I’ll be the first to admit it seems like a silly idea, but starting today, and for the next six weeks or so, I will be tweeting (roughly three times a day) the entire story of Pride and Prejudice. Ostensibly this is to publicize my upcoming novel First Impressions: A Novel of Old Books, Young Love, and Jane Austen, which will be published on October 16 by Viking Press. However, silly as it seems, there are some good reasons to tweet Jane Austen.
In my novel, Austen is in the early stages of her career, working on the first draft of a novel called Elinor and Marianne—the book that eventually became Sense and Sensibility. The original version was an epistolary novel, a story told entirely in letters. In my book, though we don’t really know whether this is true or not, Jane also begins her novel First Impressions (which became Pride and Prejudice) as a story in letters. Writing passages of that great novel as letters, as if they were a first draft written by Austen herself, was a delightful experience.
But nobody writes letters today. If we are lucky our children send us texts or e-mails or perhaps a message on Facebook. Or maybe they tweet. Now I’m certainly not the first person to suggest that a story in tweets is the 21st-century version of an epistolary novel, and I have to admit, I’m not great on Twitter. I’m never sure what to say. I don’t think that my “followers” really care that I’m off to the grocery or that I’m staying in to watch TV or that I liked the Avengers movie. But Pride and Prejudice—that’s worth tweeting.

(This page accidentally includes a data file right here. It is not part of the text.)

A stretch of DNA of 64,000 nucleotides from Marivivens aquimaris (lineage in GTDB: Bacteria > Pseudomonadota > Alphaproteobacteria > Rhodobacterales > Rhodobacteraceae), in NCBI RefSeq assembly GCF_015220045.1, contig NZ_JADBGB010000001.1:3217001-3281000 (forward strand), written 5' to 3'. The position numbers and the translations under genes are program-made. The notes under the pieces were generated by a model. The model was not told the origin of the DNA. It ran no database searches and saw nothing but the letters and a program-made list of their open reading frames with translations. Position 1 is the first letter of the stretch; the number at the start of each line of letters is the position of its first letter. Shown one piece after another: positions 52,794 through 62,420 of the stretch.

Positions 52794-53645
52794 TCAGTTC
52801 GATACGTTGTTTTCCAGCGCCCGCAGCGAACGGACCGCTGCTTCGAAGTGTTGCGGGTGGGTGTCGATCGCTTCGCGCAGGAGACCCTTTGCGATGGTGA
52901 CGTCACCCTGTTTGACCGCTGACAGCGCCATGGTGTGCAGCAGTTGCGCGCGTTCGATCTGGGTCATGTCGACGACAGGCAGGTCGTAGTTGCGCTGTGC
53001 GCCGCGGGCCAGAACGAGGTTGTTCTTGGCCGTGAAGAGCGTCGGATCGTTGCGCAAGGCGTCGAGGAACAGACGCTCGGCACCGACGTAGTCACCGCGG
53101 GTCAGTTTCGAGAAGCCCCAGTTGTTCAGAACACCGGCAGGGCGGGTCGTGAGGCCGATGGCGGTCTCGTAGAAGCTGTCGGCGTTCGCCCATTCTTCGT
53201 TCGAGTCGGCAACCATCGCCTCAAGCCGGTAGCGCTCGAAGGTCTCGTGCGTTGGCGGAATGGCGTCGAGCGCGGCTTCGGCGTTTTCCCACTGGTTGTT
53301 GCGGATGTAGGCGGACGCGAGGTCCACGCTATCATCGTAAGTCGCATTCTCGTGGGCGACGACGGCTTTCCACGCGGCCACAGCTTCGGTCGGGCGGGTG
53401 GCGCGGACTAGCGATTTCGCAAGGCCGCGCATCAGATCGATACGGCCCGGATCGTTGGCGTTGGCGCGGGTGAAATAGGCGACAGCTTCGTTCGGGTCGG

I don’t pretend that this project will result in great literature and I’m fully aware that reducing a brilliant and complex novel to tweets will rob it of most of its appeal—but come on folks, it’s just a game. It’s like retelling Alice in Wonderland in Cockney Rhyming Slang (which I have also done) or working the New York Times Crossword. And maybe it will remind you just what a great novel Pride and Prejudice is and if you’re lucky you’ll go read it again. And if I’m lucky you’ll like Jane enough to want to spend some time with her in the pages of my First Impressions.